NOTICE: Citizendium is still being set up on its newer server, treat as a beta for now; please see here for more.
Citizendium - a community developing a quality comprehensive compendium of knowledge, online and free. Click here to join and contribute—free
CZ thanks our previous donors. Donate here. Treasurer's Financial Report -- Thanks to our content contributors. --

Stress (physiology)

From Citizendium, the Citizens' Compendium
(Redirected from Stress)
Jump to: navigation, search
This article is developing and not approved.
Main Article
Talk
Related Articles  [?]
Bibliography  [?]
External Links  [?]
Citable Version  [?]
 
This editable Main Article is under development and not meant to be cited; by editing it you can help to improve it towards a future approved, citable version. These unapproved articles are subject to a disclaimer.
This article is about the pathological process. For other uses of the term Stress, please see Stress (disambiguation).

Stress, as defined by Hans Selye (who is regarded as the first to formulate the concept of stress in physiological terms) is "the nonspecific response of the body to any demand, whether is caused by, or results in, pleasant or unpleasant conditions. Stress as such, like temperature as such, is all-inclusive, embodying both the positive and the negative aspects of these concepts."[1] All living organisms have stressors and stress responses, but this article deals only with those of vertebrates.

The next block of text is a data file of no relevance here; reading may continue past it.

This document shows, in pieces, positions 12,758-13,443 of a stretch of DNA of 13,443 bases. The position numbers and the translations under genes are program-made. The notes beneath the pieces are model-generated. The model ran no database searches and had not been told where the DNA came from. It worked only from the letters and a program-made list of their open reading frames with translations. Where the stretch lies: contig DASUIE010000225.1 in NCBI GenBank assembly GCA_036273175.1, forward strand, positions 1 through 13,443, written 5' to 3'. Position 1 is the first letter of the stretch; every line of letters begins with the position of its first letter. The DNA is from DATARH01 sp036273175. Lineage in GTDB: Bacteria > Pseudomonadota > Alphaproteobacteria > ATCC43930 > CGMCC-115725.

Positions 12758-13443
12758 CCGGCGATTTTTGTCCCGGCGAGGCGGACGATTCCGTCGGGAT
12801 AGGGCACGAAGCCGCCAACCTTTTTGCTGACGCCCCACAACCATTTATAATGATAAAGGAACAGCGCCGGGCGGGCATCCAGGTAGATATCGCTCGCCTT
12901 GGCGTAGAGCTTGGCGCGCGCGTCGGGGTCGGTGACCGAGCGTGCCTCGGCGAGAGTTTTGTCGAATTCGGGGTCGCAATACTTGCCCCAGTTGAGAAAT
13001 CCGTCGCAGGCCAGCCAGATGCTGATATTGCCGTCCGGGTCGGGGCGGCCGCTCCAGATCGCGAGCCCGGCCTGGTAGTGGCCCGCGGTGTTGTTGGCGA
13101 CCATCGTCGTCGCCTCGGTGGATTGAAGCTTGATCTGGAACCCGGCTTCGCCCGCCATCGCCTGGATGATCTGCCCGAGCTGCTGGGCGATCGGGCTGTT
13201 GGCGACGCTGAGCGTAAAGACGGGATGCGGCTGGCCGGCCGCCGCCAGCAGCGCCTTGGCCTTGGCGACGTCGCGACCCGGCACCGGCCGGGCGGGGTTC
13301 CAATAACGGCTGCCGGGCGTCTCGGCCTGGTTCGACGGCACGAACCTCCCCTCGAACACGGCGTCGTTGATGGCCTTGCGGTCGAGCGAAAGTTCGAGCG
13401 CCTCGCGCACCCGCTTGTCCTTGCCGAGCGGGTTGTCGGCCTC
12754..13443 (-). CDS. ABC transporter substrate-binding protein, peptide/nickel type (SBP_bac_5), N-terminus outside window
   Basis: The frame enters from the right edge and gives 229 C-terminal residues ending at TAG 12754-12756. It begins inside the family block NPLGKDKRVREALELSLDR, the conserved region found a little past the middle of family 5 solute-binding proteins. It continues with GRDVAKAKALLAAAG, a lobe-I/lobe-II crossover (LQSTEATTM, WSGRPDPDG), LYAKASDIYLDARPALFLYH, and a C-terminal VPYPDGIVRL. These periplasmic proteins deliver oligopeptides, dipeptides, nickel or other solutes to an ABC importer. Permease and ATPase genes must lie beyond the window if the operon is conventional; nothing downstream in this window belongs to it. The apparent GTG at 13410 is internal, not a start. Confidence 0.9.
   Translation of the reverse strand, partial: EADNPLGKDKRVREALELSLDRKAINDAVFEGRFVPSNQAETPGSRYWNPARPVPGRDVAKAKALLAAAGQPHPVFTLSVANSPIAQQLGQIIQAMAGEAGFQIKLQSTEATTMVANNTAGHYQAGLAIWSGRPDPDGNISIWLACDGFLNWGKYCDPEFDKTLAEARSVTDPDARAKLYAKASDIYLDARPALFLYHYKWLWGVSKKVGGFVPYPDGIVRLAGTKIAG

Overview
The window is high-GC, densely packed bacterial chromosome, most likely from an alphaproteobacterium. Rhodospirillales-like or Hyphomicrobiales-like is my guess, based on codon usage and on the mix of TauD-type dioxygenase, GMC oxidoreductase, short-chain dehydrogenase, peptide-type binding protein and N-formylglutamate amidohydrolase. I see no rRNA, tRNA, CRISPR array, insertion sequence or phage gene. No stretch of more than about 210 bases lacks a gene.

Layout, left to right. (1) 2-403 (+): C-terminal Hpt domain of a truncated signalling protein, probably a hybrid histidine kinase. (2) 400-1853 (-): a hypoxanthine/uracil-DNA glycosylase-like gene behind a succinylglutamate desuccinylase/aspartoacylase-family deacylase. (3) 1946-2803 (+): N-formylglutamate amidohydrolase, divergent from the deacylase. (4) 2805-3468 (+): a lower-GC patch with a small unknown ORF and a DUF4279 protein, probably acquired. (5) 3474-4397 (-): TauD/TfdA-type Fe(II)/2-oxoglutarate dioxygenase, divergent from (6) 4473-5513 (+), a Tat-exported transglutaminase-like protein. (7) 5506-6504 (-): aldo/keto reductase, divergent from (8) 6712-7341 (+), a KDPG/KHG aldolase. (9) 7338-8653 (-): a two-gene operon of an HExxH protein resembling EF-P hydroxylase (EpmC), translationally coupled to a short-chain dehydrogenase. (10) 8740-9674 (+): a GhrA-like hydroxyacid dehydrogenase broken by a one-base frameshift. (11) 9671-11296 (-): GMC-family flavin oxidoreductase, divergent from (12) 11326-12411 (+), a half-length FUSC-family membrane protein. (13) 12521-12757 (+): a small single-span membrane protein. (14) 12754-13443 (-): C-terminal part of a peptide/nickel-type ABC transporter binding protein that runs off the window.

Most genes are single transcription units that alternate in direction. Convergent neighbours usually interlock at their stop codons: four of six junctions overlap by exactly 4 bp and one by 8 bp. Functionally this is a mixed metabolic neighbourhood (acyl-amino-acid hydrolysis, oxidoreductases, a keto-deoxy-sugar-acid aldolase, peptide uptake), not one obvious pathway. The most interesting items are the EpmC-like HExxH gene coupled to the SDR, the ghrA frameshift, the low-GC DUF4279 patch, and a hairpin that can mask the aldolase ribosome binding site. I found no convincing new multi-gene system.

By Selye's understanding, stress is not a reaction to any specific thing; it has a characteristic form and composition, but no particular cause; it might be produced by virtually any agent, and the effects can differ from one individual to another [2]. But stress is not a nonspecific reaction: in animals, it affects certain organs - notably the adrenal and the pituitary glands, the thymus, and the gastrointestinal tract in a very selective manner.

"Stress cannot and should not be avoided. Everybody is always under some degree of stress. Even while quietly asleep our heart must continue to beat, our lungs to breathe, and even our brain works in the form of dreams. Stress can be avoided only by dying." From 'The Nature of Stress' by Hans Selye

The hypothalamo-pituitary-adrenal axis

Any demand made upon the body - whether physical or emotional, whether from internal or external causes, produces a nonspecific stimulus (a "stressor"). This is converted into nervous signals that may be carried by any of many different neural pathways in the brain, but eventually it acts upon certain neuroendocrine cells in the paraventricular nucleus of the hypothalamus. These cells transform the nervous signals into a humoral messenger, (corticotrophin releasing hormone, CRH), which is secreted from nerve endings into portal blood vessels which carry it to the anterior pituitary gland. There, CRH stimulates the corticotroph cells to secrete adrenocorticotrophic hormone (ACTH) into the general circulation. Upon reaching the adrenal cortex, ACTH causes secretion of glucocorticoids (cortisol or corticosterone). These induce glyconeogenesis, supplying energy for the adaptive reactions necessary to meet the demands faced by the body, facilitate other enzymatically regulated adaptive metabolic responses, and suppress immune reactions as well as inflammation. Glucocorticoids subsequently feedback to the brain and pituitary to terminate the stress response by reducing the responsiveness of neurones in the hypothalamus and elsewhere, and by attenuating the synthesis of CRH and ACTH.